This recipe is based on one of the five “mother” sauces of French cooking – the béchamel. White sauces like this are cooked by making a roux from flour and butter and then adding milk to thin it down to the desired consistency. Personally, I like the cheat’s version where you whisk the flour into the milk so it is no longer clumpy, add the butter and then heat the sauce until it thickens. The cheat’s method is incredibly useful for a basic béchamel with no added frills as it avoids any problems of the roux burning. A true béchamel presents an extra chance for flavour – you can infuse the milk with herbs, spices and other tastes before you add it, giving another dimension to the dish.

The béchamel sauce did not actually originate in France. It was bought over in the early 1500s from Tuscany, Italy. Known as the Salsa Colla (or “glue sauce”) because of its gummy consistency, the sauce was altered from its base components of flour, butter and milk by adding stock and cream. This action not only added a lot of flavour, but changed the sauce from a béchamel to a velouté – one of the other five base sauces. The three other sauces that I haven’t mentioned yet are the espagnole – a brown roux based sauce with dark veal stock instead of milk, the hollandaise – made by emulsifying butter and egg yolks with a little vinegar and the sauce tomate – a basic tomato sauce. The velouté is like a cross between the béchamel and the espagnole, a light roux is made and then stock is added to thin it down. The sauce is then thickened again using cream and egg yolks to give a velvety mouth feel.

In the recipe below, I use a Mornay sauce – a term I only learnt when researching for this post. This sauce is almost identical to the béchamel except it includes grated cheese, traditionally gruyère, which is melted into the base white sauce. The Mornay is used in most recipes for macaroni and cheese – although in my recipe, I am pretty sure that there is more cheese than anything else – and in the same vein, I am using it here inside the crumble to add moisture and flavour instead of pouring it over the top of the finished product.

This recipe is a great dinner to prep ahead of time and also keeps well in the fridge which is ideal as leftovers mean less cooking the next day! You can tailor the vegetables in the base to your favourites or even just change them every now and then to keep the food interesting. I love this and I hope you do too.

 

 

Butternut Squash and Sweet Potato Crumble

Prep time: 45 minutes

Cook time: 45-60 minutes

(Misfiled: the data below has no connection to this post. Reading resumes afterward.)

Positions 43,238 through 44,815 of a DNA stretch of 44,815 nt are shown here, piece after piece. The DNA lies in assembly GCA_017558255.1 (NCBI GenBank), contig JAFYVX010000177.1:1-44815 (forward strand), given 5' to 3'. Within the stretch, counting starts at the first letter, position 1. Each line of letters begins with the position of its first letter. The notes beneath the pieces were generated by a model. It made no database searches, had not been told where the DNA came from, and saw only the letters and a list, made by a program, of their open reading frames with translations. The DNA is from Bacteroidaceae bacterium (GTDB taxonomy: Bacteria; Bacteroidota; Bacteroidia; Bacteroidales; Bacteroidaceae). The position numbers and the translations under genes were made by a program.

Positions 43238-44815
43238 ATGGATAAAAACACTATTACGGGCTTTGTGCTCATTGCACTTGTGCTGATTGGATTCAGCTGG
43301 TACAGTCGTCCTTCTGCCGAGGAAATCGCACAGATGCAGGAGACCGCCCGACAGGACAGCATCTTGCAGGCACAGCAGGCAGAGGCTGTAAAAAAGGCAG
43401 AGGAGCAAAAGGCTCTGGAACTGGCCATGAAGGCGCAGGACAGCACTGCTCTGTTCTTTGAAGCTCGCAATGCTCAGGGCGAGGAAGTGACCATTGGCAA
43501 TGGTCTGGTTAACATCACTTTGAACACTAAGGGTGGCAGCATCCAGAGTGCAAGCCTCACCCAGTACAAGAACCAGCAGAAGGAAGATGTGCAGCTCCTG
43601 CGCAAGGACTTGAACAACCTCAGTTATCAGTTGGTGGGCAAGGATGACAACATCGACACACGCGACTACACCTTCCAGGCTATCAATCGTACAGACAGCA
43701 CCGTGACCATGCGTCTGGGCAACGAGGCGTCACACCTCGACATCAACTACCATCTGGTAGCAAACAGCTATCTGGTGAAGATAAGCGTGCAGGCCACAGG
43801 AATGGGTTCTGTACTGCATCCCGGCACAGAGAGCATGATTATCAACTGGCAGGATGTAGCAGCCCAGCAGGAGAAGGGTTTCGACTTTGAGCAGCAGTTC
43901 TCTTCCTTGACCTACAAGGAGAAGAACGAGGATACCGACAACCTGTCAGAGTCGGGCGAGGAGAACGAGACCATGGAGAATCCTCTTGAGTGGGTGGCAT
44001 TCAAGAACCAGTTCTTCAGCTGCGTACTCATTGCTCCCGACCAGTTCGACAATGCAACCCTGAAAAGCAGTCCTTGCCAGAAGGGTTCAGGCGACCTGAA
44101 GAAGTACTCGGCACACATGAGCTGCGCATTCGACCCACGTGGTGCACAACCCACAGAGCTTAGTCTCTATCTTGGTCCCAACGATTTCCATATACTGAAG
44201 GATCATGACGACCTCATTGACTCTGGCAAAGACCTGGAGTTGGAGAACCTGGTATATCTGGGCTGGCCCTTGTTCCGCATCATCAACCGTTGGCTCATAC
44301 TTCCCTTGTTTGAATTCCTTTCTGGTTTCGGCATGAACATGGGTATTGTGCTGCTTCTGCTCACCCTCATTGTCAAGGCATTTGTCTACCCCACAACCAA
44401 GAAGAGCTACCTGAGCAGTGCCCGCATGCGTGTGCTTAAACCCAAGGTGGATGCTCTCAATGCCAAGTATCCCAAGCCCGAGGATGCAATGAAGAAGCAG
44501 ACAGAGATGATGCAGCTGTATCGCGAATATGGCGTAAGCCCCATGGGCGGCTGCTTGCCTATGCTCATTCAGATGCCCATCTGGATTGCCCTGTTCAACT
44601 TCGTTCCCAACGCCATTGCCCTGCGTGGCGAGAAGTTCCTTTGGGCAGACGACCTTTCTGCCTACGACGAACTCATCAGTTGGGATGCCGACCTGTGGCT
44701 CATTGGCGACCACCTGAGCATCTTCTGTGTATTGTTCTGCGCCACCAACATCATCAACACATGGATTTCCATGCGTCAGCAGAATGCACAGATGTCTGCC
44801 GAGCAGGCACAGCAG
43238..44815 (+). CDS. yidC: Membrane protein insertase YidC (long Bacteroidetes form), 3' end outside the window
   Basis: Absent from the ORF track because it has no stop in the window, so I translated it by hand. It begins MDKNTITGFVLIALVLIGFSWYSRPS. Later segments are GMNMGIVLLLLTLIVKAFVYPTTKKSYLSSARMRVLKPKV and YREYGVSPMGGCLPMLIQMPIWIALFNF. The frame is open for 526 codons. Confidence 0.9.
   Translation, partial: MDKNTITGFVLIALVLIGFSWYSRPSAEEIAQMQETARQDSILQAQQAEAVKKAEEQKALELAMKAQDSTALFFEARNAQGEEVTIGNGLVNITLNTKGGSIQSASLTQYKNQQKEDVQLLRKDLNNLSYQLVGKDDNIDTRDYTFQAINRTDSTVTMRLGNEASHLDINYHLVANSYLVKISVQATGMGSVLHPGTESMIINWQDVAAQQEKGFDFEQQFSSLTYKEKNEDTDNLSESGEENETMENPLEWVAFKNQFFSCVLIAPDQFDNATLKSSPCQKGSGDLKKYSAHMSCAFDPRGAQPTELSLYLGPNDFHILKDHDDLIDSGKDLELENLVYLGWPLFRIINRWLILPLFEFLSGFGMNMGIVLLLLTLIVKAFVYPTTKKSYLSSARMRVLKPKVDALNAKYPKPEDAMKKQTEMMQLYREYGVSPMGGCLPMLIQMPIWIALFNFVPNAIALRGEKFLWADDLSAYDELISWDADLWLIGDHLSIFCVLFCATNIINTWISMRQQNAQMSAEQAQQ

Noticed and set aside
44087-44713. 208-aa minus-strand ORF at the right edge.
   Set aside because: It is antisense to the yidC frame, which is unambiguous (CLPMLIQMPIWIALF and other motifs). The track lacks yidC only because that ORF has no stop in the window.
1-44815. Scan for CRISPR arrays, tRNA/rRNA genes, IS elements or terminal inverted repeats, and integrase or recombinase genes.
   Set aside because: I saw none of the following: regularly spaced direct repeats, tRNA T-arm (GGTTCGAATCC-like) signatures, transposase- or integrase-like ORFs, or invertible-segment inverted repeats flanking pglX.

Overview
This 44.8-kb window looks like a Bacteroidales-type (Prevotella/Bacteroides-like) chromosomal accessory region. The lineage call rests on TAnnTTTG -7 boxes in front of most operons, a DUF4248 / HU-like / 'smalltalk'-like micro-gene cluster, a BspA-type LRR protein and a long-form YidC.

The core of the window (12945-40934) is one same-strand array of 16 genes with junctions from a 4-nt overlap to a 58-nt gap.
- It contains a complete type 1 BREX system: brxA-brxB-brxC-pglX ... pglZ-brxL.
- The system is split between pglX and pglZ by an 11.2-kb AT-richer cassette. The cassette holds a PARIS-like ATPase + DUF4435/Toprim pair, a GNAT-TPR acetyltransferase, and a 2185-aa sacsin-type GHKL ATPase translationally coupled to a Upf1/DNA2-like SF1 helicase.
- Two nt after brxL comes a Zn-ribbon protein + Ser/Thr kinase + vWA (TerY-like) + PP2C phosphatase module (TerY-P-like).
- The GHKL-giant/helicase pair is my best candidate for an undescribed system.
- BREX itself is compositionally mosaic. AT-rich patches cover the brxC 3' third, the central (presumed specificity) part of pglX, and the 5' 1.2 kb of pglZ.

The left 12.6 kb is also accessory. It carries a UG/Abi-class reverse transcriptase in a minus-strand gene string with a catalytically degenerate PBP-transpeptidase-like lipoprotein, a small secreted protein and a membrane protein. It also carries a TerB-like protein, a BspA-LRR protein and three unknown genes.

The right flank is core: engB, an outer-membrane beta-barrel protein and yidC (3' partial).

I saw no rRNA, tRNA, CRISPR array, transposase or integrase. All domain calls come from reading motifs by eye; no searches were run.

Serves: 6

Cost per portion: around 75p

 

 

 

200g butternut squash – cut into small cubes (around one or two centimetres)

200g sweet potato – cut into small cubes (a lot of supermarkets sell prebagged mixes of butternut squash and sweet potato; if you prefer, you can just use one of these instead of cutting your own veg. It saves a lot of time)

1 medium onion

50g butter

25g flour

100-150g grated cheddar cheese

250ml milk

Salt and pepper

 

For the crumble

100g flour

100g butter

35g porridge oats

60g grated fresh parmesan

3 grinds of pepper

 

Melt 25g of butter in a pan.

Finely dice the onion and fry it in the butter for a few minutes until it turns translucent.

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Add the sweet potato and butternut squash and pan roast for around ten minutes. Stir it every few minutes to ensure the vegetables are evenly heated and the ones at the base don’t burn.

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Pour the vegetables into an oven proof dish.

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Put the milk and flour in a pan (you can use the one which the veg was cooked in to avoid extra washing up).

Use a whisk to mix them together to avoid any lumps of flour.

Add the remaining 25g of butter to the sauce mix and gently heat whilst whisking continuously.

After a few minutes, the sauce will begin to thicken as the flour cooks.

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Once the sauce has thickened up and is beginning to bubble, remove it from the heat and stir through the grated cheese, pepper and a little salt (to taste). You want to let the latent heat of the sauce melt the cheese as melting it over the stove will cause the cheese to go stringy.

When you can no longer see anymore cheese in the pan, pour the sauce over the vegetables and stir them together in the oven dish.

 

For the crumble, rub the butter into the flour.

Stir through the rest of the ingredients and then pour the crumble over the vegetable mix.

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Preheat the oven to gas mark 6 (200°C).

Bake the crumble for 45 minutes or up to an hour for an extra crispy crumble. If the crumble starts to turn too dark, cover the top with foil and continue to cook.

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This crumble is stunningly good and can be prepared ahead of time. Just pop it in the oven an hour before you wish to eat and relax!

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If you liked this, you should definitely check out my recipe for macaroni and cheese or if you are looking for something a bit more on the sweet side, why not treat yourself to a delicious honey cake?

Have a good one and I will be back next week for a delicious bread recipe.

H

 

 

Ginger Tofu